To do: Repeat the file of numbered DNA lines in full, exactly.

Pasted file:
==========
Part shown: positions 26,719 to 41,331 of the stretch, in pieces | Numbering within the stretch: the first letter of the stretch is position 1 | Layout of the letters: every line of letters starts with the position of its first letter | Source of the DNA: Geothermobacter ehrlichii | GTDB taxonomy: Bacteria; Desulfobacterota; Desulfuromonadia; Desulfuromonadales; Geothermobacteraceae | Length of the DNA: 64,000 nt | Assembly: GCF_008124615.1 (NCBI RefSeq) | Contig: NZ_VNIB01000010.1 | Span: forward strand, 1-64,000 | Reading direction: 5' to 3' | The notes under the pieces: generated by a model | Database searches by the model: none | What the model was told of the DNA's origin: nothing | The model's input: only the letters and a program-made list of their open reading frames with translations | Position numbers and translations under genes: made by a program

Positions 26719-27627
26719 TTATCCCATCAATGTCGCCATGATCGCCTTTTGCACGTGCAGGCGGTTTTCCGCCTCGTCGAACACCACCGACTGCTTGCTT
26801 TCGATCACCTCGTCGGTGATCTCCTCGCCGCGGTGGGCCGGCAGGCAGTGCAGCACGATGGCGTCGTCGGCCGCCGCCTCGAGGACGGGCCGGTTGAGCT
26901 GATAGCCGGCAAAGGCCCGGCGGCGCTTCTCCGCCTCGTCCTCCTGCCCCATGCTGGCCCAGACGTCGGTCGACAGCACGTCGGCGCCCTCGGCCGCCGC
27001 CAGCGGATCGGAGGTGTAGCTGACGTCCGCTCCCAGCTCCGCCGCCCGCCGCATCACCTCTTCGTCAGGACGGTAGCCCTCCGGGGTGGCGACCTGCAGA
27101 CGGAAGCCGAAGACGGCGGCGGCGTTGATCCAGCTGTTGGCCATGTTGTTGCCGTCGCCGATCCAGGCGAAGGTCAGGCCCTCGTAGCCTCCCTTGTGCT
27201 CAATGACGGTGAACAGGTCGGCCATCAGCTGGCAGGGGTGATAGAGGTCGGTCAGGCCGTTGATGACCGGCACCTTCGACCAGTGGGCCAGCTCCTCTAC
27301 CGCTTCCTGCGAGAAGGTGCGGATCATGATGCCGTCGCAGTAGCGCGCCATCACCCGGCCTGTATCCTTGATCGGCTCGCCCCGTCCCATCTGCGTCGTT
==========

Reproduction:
Part shown: positions 26,719 to 41,331 of the stretch, in pieces | Numbering within the stretch: the first letter of the stretch is position 1 | Layout of the letters: every line of letters starts with the position of its first letter | Source of the DNA: Geothermobacter ehrlichii | GTDB taxonomy: Bacteria; Desulfobacterota; Desulfuromonadia; Desulfuromonadales; Geothermobacteraceae | Length of the DNA: 64,000 nt | Assembly: GCF_008124615.1 (NCBI RefSeq) | Contig: NZ_VNIB01000010.1 | Span: forward strand, 1-64,000 | Reading direction: 5' to 3' | The notes under the pieces: generated by a model | Database searches by the model: none | What the model was told of the DNA's origin: nothing | The model's input: only the letters and a program-made list of their open reading frames with translations | Position numbers and translations under genes: made by a program

Positions 26719-27627
26719 TTATCCCATCAATGTCGCCATGATCGCCTTTTGCACGTGCAGGCGGTTTTCCGCCTCGTCGAACACCACCGACTGCTTGCTT
26801 TCGATCACCTCGTCGGTGATCTCCTCGCCGCGGTGGGCCGGCAGGCAGTGCAGCACGATGGCGTCGTCGGCCGCCGCCTCGAGGACGGGCCGGTTGAGCT
26901 GATAGCCGGCAAAGGCCCGGCGGCGCTTCTCCGCCTCGTCCTCCTGCCCCATGCTGGCCCAGACGTCGGTCGACAGCACGTCGGCGCCCTCGGCCGCCGC
27001 CAGCGGATCGGAGGTGTAGCTGACGTCCGCTCCCAGCTCCGCCGCCCGCCGCATCACCTCTTCGTCAGGACGGTAGCCCTCCGGGGTGGCGACCTGCAGA
27101 CGGAAGCCGAAGACGGCGGCGGCGTTGATCCAGCTGTTGGCCATGTTGTTGCCGTCGCCGATCCAGGCGAAGGTCAGGCCCTCGTAGCCTCCCTTGTGCT
27201 CAATGACGGTGAACAGGTCGGCCATCAGCTGGCAGGGGTGATAGAGGTCGGTCAGGCCGTTGATGACCGGCACCTTCGACCAGTGGGCCAGCTCCTCTAC
27301 CGCTTCCTGCGAGAAGGTGCGGATCATGATGCCGTCGCAGTAGCGCGCCATCACCCGGCCTGTATCCTTGATCGGCTCGCCCCGTCCCATCTGCGTCGTT